Beginning on October 23, 2011, the Museum will highlight an exceptional recent gift of more than forty pieces of 20th-century Danish pottery. The collection, given to the BMA by William Hull and Dr. and Mrs. Frederick Baekeland, reflects Denmark’s distinctly artistic pottery tradition, but one that is relatively new, dating only to the 1880s, when a small group of Danish artists began to take an interest in ceramics as a medium for expression. Known as studio potters, these artists worked alone or in small groups and performed each stage of the ceramic process themselves – preparing the clay, mixing glazes, throwing, trimming, glazing, and firing – all tasks that might be performed by different people or machines in an industrial setting. As the 20th century progressed, these potters, some of whom worked for Royal Copenhagen or its competitor Bing & Grøndahl as well as in their own studios, produced vessels that were diverse and individual but always distinctly Danish.
Tradition Transformed: Danish Ceramics in the Twentieth Century will address the evolution of the Danish pottery tradition through an exploration of Modernist pieces produced for Royal Copenhagen and Bing & Grøndahl, works from Copenhagen’s great studio workshop Saxbo, teapots and tea bowls reflecting the profound influence of Japanese, Chinese, Vietnamese, and Korean ceramics on the studio potters of Denmark, and creative yet traditional vessel forms of the Postmodern age. The wide range of Danish studio potters represented in Tradition Transformed include early-to-mid-20th century artists such as Jais Nielsen, Arne Bang, and Axel Salto and contemporary potters Ulla Hansen, Malene Mullertz, Bente Hansen, Hans Vangsø, and Lis Ehrenreich. This recent gift enhances the Museum’s strong collection of ceramics and provides an important link between its historical and contemporary holdings in European and American ceramics.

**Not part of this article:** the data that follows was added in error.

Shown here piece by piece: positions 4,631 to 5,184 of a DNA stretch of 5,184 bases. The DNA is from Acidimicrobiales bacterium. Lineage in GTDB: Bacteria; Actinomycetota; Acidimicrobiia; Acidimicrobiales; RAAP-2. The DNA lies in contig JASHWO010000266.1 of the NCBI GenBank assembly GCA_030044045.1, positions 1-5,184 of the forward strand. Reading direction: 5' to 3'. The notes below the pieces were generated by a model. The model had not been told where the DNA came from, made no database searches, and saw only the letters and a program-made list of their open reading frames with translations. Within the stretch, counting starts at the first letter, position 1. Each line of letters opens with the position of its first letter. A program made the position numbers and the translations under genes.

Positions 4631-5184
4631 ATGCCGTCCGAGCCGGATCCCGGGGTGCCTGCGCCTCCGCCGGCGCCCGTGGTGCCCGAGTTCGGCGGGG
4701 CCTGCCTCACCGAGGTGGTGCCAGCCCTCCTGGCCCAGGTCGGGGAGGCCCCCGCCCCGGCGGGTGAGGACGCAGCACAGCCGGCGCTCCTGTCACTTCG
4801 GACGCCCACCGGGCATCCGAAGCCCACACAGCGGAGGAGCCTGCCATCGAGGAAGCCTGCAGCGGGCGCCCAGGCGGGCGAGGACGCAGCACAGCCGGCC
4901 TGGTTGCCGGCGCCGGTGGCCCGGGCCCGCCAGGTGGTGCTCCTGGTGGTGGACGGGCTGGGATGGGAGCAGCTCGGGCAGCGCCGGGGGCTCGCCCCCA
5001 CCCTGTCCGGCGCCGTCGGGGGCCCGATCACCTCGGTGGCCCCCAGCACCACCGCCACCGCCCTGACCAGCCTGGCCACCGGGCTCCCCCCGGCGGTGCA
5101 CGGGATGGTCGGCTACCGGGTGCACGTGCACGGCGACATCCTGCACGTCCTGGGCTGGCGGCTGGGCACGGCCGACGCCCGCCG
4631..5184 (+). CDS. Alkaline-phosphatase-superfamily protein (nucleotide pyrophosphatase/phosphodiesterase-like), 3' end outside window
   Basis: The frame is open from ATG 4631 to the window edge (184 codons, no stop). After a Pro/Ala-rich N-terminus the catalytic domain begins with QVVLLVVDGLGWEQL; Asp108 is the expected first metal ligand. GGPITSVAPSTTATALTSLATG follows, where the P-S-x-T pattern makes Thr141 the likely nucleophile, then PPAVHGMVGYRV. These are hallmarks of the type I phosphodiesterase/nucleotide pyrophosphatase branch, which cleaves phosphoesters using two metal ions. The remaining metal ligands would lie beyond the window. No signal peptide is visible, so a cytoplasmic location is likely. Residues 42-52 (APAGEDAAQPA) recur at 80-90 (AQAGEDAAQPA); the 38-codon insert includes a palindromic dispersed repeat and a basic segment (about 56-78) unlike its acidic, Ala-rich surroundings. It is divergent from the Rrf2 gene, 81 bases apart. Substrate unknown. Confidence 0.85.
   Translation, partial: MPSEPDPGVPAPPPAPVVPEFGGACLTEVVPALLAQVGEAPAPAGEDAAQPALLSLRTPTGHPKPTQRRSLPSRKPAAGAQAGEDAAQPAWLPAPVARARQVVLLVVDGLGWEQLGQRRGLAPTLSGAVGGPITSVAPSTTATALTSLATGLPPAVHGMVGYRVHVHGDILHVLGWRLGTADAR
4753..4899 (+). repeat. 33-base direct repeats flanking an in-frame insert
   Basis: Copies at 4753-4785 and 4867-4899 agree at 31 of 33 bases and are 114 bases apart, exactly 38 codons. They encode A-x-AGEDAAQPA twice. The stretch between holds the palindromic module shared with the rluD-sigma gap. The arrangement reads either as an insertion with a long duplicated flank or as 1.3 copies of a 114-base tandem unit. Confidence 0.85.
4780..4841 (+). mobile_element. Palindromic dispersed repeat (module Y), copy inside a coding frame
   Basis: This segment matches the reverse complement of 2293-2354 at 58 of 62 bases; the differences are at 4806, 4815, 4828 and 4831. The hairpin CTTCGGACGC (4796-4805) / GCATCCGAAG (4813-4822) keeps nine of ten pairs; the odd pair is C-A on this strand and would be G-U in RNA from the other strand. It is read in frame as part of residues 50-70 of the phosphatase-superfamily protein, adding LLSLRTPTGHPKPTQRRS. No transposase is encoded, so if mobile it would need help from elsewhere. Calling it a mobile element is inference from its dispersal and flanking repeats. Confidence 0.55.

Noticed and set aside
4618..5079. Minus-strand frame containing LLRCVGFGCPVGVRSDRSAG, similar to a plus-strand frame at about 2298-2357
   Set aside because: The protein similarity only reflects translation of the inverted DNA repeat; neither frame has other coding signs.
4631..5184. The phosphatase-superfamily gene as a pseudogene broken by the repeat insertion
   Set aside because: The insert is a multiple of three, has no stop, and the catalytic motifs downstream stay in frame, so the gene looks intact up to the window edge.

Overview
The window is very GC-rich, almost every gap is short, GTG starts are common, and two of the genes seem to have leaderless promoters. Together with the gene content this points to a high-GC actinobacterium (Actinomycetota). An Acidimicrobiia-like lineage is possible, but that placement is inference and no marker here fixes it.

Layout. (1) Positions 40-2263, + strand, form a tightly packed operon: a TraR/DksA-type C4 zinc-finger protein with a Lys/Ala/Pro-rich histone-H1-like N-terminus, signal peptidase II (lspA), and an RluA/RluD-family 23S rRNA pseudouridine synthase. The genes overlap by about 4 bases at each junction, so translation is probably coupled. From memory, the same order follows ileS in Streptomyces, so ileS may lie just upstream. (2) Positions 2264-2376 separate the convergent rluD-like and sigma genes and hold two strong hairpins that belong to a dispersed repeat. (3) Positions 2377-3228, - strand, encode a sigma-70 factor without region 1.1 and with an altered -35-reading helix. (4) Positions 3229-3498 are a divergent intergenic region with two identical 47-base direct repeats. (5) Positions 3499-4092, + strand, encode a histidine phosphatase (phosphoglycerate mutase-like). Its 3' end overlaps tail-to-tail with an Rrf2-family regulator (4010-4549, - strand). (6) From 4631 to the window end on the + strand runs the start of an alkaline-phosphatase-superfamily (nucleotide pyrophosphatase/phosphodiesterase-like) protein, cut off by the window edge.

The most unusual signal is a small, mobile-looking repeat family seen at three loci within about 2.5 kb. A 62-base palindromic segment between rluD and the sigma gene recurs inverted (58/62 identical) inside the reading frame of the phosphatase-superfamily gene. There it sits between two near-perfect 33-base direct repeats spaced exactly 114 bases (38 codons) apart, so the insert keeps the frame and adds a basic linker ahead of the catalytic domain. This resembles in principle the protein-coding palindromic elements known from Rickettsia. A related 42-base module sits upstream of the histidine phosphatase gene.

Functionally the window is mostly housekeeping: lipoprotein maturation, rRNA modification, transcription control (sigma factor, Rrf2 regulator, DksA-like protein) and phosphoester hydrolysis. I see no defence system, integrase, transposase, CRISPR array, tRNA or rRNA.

Tradition Transformed: 20th Century Danish Ceramics is supported in part by The American- Scandinavian Foundation.